The subject of metaphysics is not the result of an abstraction. One cannot abstract the act of being. It is not given, like a nature or a mathematical entity. It is defined in opposition to what is sensible and imaginable. One cannot make a clearing in which being will reveal itself. Anything that appeared in such a clearing would be a nature or a mathematical entity. There is no getting a look at the subject of metaphysics.
So far as the “object of our knowledge” is said without qualification, there is no metaphysical object, but the negation of an object resulting in the thing that metaphysics is concerned with.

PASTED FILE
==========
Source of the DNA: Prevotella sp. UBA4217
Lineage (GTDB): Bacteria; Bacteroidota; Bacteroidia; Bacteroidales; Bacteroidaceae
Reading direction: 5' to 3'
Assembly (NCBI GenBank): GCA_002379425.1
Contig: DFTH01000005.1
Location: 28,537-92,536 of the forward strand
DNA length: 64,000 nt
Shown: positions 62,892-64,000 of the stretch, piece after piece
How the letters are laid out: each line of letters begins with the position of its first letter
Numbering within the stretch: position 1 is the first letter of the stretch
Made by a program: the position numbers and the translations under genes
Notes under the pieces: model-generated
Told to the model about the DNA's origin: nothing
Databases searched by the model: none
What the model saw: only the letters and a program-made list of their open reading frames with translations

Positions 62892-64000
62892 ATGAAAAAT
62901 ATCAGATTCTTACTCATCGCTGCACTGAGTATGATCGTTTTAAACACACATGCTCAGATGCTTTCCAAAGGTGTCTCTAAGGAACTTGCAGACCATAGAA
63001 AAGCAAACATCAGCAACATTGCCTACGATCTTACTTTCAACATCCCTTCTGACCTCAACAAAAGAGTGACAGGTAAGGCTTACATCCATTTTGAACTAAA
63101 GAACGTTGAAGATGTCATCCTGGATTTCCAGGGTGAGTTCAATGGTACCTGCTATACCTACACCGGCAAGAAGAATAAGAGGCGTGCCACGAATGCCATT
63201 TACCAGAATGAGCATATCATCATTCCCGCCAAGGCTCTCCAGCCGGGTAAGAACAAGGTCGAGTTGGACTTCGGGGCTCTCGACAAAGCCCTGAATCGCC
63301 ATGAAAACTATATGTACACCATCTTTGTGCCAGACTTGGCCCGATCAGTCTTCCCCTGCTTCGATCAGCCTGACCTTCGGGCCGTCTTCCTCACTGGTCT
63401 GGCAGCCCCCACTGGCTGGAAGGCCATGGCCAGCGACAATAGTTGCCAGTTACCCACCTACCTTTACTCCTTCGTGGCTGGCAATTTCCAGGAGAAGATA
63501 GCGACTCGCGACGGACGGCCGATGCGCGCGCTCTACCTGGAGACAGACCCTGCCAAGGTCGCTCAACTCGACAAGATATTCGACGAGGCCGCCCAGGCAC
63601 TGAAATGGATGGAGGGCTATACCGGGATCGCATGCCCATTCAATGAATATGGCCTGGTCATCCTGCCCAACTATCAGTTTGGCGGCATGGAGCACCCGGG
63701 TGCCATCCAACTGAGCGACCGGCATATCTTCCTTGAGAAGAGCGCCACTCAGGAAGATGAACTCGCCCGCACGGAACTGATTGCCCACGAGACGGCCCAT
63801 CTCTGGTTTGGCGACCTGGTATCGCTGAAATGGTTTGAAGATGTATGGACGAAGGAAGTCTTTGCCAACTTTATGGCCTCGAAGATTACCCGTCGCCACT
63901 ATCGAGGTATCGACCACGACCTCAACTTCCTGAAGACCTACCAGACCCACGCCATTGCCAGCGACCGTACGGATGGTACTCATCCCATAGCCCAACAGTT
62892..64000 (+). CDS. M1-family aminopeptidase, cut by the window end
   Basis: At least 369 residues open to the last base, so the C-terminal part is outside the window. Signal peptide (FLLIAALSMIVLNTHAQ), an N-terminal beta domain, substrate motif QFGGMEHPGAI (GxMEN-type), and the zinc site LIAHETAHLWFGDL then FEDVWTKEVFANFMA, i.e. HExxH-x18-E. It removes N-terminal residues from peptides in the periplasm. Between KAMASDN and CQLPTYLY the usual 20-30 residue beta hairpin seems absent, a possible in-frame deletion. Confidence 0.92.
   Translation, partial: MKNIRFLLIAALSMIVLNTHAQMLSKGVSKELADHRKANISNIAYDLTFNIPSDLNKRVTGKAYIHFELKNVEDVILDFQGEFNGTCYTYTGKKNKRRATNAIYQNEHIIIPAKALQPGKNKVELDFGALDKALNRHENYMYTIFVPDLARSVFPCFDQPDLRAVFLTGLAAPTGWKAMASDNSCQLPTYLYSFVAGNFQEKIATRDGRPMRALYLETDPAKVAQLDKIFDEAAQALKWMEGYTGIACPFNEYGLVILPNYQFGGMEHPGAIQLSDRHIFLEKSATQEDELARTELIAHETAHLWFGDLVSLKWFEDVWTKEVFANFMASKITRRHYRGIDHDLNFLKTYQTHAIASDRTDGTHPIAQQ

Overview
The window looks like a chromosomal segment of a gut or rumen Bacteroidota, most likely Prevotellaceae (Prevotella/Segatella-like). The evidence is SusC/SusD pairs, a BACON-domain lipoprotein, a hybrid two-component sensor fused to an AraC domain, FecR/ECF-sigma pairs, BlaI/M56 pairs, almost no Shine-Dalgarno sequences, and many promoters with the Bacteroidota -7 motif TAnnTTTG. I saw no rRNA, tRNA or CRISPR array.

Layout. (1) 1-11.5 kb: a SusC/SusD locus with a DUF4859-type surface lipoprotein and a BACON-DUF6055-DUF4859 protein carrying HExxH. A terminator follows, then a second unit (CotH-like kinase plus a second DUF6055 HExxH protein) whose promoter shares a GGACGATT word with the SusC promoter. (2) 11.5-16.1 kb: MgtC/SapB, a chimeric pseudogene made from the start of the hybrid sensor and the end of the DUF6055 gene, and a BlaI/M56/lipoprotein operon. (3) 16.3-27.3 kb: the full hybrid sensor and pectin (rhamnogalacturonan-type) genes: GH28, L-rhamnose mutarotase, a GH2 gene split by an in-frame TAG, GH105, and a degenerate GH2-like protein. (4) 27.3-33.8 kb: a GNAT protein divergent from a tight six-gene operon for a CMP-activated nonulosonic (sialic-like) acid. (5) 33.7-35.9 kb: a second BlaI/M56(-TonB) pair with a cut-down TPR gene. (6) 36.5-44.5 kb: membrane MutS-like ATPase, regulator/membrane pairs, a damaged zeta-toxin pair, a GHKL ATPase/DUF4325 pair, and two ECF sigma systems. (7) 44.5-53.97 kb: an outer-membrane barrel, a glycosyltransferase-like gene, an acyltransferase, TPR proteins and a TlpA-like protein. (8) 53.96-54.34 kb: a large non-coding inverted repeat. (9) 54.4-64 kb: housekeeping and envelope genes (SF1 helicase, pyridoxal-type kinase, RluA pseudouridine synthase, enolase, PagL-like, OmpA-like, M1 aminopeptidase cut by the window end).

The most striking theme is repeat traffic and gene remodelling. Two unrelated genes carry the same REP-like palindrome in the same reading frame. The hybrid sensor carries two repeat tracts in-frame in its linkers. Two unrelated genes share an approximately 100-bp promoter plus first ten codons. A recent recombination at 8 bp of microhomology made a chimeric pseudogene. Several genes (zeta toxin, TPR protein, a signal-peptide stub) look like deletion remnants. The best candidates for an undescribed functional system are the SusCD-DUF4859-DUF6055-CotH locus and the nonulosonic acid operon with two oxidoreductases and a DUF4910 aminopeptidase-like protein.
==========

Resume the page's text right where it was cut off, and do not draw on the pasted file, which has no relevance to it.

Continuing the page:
But isn’t substance a metaphysical subject, and isn’t it sensible at least per accidens? Yes, but substance is constituted as properly metaphysical only when we judge that it is not limited to the sensible realm. We must explicitly negate the plenitude and sufficiency of sensible and imaginable reality.
But if metaphysics has no objects, how is this different from there being no metaphysical objects at all? Because the very condition of objectivity demands a reality exceeding the object. Our judgment of substance, for example, is possible only on an analogy form our own substantial existence, but it is not given in sensation. Sensation is in fact inadequate to account for an object freely judged to be an object.